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"Northwest Passage" brings Norway's finest jazz and electronica pioneers to town. SF Jazz brings you the best of Brazil.

Wednesday, Nov 3 2004
In an effort to acknowledge the wide-ranging music culture of Brazil and its contribution to the evolution of American jazz -- most notably via the bossa nova craze of the early '60s -- the concert promoters at SFJAZZ have put together "A Mágica de Brasil" to spotlight a couple of international stars whose distinctive styles couldn't be further apart. The headliner on this curious double-bill is none other than Hermeto Pascoal , the 68-year-old multi-instrumentalist bandleader and lifelong iconoclast (think way-south-of-the-border Frank Zappa) whose storied career has included collaborations with such uncommon figures as jazz experimentalist Miles Davis and pop heartthrob Sérgio Mendes. The opener is up-and-coming vocalist Mônica Salmaso, a hypnotic chanteuse whose honeyed melodies have made her a favorite among globetrotting fans who enjoy a bit of intimacy with their exoticism. The Pascoal Band (a sextet) and Salmaso (in a duo with pianist Benjamin Taubkin) perform on Wednesday, Nov. 3, at the Palace of Fine Arts Theatre; call 776-1999 or go to for more info.
-- Sam Prestianni

In the first few years of the last century, a Norwegian sea captain named Roald Amundsen and his crew became the first sailors to successfully navigate the Northwest Passage from the Atlantic to the Pacific oceans; a monument at Ocean Beach commemorates the spot where his ship was pulled ashore in 1909. This week, San Francisco honors Norwegian pioneers of a different sort with the Northwest Passage Festival, a showcase of the country's excellent experimental jazz and electronic music. On Thursday, Nov. 4, at the Great American Music Hall, Jaga Jazzist and Supersilent provide the three-day fest's most concentrated dose of deconstructed jazz, with both bands kicking out jams that margin-walk between post-rock, digital sampling, and full-bore fusion, harnessing everything from horns to drum machines. For listeners who aren't afraid of the howl of the open seas, Maja Ratkje and Arve Henriksen take ambient drones, electronic improv, and vocal gymnastics into truly spooky territory at the opening night event on Wednesday, Nov. 3, at 964 Natoma. And closing out the fest on Friday, Nov. 5, at 111 Minna, are DJs Strangefruit, Bjorn Torske, and Kent Horne spinning Norwegian dance music old and new -- proving that A-Ha was hardly the country's funkiest export. Go to for complete info.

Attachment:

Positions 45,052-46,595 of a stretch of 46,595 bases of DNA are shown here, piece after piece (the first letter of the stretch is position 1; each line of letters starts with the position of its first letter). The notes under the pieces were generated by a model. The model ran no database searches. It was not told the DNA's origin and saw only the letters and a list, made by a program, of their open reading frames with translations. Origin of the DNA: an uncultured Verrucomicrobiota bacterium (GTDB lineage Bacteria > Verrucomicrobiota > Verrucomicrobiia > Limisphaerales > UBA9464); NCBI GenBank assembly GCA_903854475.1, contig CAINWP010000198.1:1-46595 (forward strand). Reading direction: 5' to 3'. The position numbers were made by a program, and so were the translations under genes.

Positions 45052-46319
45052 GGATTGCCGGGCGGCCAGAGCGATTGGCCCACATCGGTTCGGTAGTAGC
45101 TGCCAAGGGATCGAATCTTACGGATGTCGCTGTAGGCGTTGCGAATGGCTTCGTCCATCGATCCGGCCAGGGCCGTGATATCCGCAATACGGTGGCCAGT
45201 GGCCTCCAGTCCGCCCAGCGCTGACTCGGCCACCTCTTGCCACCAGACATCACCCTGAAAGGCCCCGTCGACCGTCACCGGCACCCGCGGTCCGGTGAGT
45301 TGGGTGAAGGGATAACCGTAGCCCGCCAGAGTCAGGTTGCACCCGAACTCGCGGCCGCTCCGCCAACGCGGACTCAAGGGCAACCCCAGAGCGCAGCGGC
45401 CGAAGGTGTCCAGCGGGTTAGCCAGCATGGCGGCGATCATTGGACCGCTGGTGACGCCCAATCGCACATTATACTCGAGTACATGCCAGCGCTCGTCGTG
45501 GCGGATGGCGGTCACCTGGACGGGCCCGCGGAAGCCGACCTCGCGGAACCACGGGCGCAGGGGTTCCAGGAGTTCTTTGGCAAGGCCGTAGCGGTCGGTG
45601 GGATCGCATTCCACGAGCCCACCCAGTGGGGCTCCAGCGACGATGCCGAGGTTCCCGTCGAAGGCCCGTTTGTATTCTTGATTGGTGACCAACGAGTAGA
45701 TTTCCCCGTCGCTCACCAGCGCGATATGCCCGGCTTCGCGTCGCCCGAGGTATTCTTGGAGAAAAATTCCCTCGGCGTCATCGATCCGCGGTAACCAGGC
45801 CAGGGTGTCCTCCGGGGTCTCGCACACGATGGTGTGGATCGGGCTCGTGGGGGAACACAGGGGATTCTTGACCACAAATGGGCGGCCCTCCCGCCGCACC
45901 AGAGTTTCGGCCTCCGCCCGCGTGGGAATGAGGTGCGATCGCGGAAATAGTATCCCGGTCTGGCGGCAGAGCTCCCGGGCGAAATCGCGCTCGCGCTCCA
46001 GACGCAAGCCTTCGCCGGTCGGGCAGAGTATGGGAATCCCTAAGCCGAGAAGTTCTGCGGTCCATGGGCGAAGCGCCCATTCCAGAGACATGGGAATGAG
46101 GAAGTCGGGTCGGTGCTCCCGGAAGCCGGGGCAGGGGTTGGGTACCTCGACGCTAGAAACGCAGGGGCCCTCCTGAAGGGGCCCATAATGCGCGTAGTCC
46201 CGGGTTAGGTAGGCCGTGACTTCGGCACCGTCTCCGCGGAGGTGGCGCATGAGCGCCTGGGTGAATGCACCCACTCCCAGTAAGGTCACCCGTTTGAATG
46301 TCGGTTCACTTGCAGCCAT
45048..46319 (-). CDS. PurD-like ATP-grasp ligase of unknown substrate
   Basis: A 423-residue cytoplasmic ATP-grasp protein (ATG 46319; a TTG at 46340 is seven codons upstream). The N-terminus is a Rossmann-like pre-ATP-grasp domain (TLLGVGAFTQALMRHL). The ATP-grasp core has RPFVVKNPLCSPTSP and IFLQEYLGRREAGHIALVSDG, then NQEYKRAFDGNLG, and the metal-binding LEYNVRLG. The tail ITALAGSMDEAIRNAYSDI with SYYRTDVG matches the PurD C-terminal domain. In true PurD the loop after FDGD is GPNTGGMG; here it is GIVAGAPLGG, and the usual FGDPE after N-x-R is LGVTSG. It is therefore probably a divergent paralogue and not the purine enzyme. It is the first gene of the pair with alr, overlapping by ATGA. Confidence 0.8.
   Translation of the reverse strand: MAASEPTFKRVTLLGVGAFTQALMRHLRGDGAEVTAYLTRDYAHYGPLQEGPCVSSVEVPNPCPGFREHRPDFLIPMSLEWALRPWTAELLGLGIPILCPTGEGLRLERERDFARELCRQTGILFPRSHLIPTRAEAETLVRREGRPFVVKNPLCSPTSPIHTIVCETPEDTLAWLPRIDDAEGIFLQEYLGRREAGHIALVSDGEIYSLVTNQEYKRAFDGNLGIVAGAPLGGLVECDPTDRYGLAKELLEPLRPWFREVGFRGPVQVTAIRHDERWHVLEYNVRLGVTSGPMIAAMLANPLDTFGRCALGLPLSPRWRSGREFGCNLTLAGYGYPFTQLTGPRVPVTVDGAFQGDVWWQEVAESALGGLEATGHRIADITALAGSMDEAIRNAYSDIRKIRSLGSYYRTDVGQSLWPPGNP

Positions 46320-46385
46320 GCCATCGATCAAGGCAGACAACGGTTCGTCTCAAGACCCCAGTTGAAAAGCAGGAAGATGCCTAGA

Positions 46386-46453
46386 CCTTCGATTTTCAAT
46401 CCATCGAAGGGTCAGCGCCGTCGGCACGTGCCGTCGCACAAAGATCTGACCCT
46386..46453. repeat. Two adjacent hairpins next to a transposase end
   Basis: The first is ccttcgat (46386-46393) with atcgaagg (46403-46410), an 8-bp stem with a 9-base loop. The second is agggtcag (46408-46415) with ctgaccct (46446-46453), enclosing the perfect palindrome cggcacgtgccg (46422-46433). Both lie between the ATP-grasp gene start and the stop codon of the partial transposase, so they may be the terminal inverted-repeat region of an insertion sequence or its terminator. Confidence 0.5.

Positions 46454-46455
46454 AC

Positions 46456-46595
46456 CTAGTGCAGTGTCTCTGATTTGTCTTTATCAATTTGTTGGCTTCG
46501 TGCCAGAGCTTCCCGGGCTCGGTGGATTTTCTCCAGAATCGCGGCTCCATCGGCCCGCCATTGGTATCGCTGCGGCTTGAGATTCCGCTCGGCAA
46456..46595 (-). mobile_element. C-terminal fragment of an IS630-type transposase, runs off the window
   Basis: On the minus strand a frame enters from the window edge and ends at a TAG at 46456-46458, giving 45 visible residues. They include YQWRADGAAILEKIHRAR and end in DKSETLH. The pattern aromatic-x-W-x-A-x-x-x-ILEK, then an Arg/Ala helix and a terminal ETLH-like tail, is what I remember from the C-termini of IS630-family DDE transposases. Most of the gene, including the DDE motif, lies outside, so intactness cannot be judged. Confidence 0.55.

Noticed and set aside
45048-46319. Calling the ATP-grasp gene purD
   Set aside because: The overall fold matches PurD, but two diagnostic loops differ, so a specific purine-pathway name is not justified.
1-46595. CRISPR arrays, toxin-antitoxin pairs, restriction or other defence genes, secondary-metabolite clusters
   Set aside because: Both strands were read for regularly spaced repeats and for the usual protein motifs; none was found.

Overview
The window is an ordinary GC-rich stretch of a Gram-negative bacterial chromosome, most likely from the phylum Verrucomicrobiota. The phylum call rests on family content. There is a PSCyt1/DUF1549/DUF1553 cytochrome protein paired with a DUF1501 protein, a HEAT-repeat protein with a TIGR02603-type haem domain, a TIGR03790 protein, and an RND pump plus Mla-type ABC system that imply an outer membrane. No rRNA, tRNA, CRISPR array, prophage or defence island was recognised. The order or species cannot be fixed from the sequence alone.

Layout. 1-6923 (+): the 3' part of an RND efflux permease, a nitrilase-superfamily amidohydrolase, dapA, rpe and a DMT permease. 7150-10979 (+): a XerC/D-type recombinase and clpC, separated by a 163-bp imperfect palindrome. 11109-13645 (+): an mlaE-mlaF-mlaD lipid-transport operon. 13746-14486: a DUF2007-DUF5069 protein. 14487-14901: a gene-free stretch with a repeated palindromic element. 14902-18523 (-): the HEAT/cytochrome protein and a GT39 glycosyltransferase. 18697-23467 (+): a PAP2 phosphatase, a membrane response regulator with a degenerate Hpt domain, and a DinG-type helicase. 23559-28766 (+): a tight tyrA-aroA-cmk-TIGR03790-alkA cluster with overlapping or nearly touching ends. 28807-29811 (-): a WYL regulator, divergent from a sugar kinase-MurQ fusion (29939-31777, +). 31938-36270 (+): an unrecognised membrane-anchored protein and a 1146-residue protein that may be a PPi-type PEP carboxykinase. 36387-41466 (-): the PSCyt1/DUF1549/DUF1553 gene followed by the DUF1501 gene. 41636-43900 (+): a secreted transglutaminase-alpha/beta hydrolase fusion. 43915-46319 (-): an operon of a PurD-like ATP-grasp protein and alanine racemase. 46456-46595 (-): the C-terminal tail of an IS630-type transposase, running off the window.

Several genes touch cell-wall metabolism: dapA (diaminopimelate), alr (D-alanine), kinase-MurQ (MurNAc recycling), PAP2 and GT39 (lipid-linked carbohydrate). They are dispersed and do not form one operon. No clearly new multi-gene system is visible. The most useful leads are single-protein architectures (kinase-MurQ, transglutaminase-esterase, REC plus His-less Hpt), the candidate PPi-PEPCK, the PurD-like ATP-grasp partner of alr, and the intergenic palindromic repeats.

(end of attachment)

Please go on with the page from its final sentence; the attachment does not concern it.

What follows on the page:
-- Philip Sherburne

About The Author

Sam Prestianni

About The Author

Philip Sherburne


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